In July 2008 the United Kingdom Prime Minister, Gordon Brown, repeated the controversial remarks to the Israeli parliament, the Knesset. "To those who believe that threatening statements fall upon indifferent ears we say in one voice - it is totally abhorrent for the president of Iran to call for Israel to be wiped from the map of the world." 
The Iranian Ambassador to the European Union, Ali Ahani, called the tough political reactions in Europe against Ahmadinejad "unrealistic and premature," complaining about the discriminatory treatment of the international community, which Iran feels has continued to ignore the threats of Israel and its "organized campaign to provoke others into attacking Iran's facilities and infrastructure". Referring to Israel's support of an American attack on Iran. Hassan Hanizadeh, an editorialist for the Tehran Times, claimed that the criticism of Ahmadinejad's statement by the United States and other Western countries is an attempt to divert attention from "the ever-increasing crimes the Zionists are committing against the innocent Palestinians."
Former president Khatami stated "those words have created hundreds of political and economic problems for us in the world." Khatami has also recently accused Ahmadinejad and his supporters of being an Iranian "Taliban" and giving the enemies of Iran "... the best excuse to attack Islam and Iran." Others in Iran have said that there is nothing new about his statements and that the West has overreacted in order to try to smear Iran's international image.
In 2005 Khamenei responded to President Ahmadinejad's alleged remark that Israel should be "wiped of the map" by saying that "the Islamic Republic has never threatened and will never threaten any country." Moreover Khamenei's main advisor in foreign policy, Ali Akbar Velayati, refused to take part in Holocaust conference. In contrast to Ahmadinejad's remarks, Velayati said that Holocaust was a genocide and a historical reality.
On December 8, 2005, Ahmadinejad gave an interview with Iran's Arabic channel 'Al-Alam' during a summit of Muslim nations in Islam's holy city of Mecca. The interview contained remarks that were widely condemned as Holocaust denial:
Some European countries insist on saying that during World War II, Hitler burned millions of Jews and put them in concentration camps... Any historian, commentator or scientist who doubts that is taken to prison or gets condemned. Although we don't accept this claim, if we suppose it is true, if the Europeans are honest they should give some of their provinces in Europe — like in Germany, Austria or other countries — to the Zionists and the Zionists can establish their state in Europe. You offer part of Europe and we will support it.
The remarks were condemned by Israeli, European and American politicians, Kofi Annan "was shocked," and Saudi, Turkish, and Iranian officials sharply criticized his speech because it "marred a Mecca summit dedicated to showing Islam's moderate face."
Shortly after these remarks were made, Iran's Interior Minister, Mostafa Pourmohammadi, claimed Ahmadinejad's remarks had been misunderstood:
Actually the case has been misunderstood. (Ahmadinejad) did not mean to raise this matter. [He] wanted to say that if others harmed the Jewish community and created problems for the Jewish community, they have to pay the price themselves. People like the Palestinian people or other nations should not pay the price (for it).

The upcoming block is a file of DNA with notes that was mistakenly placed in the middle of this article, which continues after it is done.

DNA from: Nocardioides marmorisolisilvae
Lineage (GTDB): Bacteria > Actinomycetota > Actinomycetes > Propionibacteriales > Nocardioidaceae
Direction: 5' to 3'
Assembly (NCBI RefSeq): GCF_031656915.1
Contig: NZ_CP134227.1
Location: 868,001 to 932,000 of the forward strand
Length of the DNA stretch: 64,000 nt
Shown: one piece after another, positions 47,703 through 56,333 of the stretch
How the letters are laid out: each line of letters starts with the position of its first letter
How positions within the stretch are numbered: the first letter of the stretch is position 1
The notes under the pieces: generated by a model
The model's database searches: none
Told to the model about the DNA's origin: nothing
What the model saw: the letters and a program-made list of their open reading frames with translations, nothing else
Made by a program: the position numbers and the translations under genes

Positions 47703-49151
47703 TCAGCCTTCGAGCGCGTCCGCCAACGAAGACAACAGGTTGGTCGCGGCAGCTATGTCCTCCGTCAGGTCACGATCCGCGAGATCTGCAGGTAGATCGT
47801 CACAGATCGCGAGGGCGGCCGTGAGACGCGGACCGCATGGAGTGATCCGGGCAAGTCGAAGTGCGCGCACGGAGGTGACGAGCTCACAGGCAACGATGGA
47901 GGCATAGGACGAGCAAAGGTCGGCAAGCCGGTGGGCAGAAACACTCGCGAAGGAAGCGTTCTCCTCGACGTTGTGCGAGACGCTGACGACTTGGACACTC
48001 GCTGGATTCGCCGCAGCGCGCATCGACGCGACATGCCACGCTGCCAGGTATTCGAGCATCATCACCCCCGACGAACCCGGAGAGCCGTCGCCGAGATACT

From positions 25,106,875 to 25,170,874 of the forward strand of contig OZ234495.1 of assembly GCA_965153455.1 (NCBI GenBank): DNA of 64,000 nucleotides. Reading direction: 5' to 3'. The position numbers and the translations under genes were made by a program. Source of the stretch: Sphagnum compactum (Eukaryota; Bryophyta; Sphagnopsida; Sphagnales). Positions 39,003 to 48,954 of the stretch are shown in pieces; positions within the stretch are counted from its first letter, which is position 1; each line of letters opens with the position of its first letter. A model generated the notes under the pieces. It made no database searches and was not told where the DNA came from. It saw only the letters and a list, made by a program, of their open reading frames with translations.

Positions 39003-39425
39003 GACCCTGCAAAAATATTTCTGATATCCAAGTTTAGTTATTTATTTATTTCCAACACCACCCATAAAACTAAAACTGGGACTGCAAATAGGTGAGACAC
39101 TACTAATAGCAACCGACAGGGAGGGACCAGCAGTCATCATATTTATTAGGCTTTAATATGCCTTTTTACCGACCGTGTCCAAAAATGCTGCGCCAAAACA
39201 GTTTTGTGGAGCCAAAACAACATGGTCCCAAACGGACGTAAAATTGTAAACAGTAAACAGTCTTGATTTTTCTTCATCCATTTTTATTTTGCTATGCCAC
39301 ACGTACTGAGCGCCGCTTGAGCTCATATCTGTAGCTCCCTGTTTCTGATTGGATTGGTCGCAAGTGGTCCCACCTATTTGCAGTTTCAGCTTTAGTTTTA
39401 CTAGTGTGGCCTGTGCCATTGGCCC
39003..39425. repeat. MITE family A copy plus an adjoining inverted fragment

On Israel's 60th birthday, Ahmadinejad gave a speech, in which, according to the official IRNA news agency, he stated
Those who think they can revive the stinking corpse of the usurping and fake Israeli regime by throwing a birthday party are seriously mistaken. Today the reason for the Zionist regime's existence is questioned, and this regime is on its way to annihilation."
Ahmadinejad also stated that Israel "has reached the end like a dead rat after being slapped by the Lebanese", which is presumably a reference to the July-August 2006 war between Israel and Hezbollah.
In a subsequent speech, Ahmadinejad stated "The Zionist regime is dying," and that "The criminals imagine that by holding celebrations (...) they can save the Zionist regime from death." Ahmadinejad also stated that "They should know that regional nations hate this fake and criminal regime and if the smallest and briefest chance is given to regional nations they will destroy (it)".
While speaking at a gathering of foreign guests marking this week's 19th anniversary of the death of Iran's late revolutionary leader, Ayatollah Ruhollah Khomeini, the official IRNA news agency quoted Ahmadinejad as stating that
"You should know that the criminal and terrorist Zionist regime which has 60 years of plundering, aggression and crimes in its file has reached the end of its work and will soon disappear off the geographical scene."
While visiting Rome, Italy for the United Nations summit on global food security, organized by the Food and Agriculture Organisation, in June of 2008, Ahmadinejad stated, through a translator, that
"People like my comments, because people will save themselves from the imposition of the Zionists. European peoples have suffered the greatest damage from Zionists and today the costs of this false regime, be they political or economic costs, are on Europe's shoulders."
Ronald S. Lauder, president of the World Jewish Congress, complained to the United Nations and the Italian government about Ahmadinejad's presence at the conference, stating that "It is deplorable that a leader like him, who is failing both his own people and the international community, is allowed to hijack the agenda of this important FAO conference."
In a public address, which aired on the Iranian News Channel IRINN TV on June 2, 2008, Ahmadinejad stated:
The Zionist regime has lost its raison d'être. Today, the Palestinians identify with your name [Khomeini], your memory, and in your path. They are walking in your illuminated path and the Zionist regime has reached a total dead end. Thanks to God, your wish will soon be realized, and this germ of corruption will be wiped off.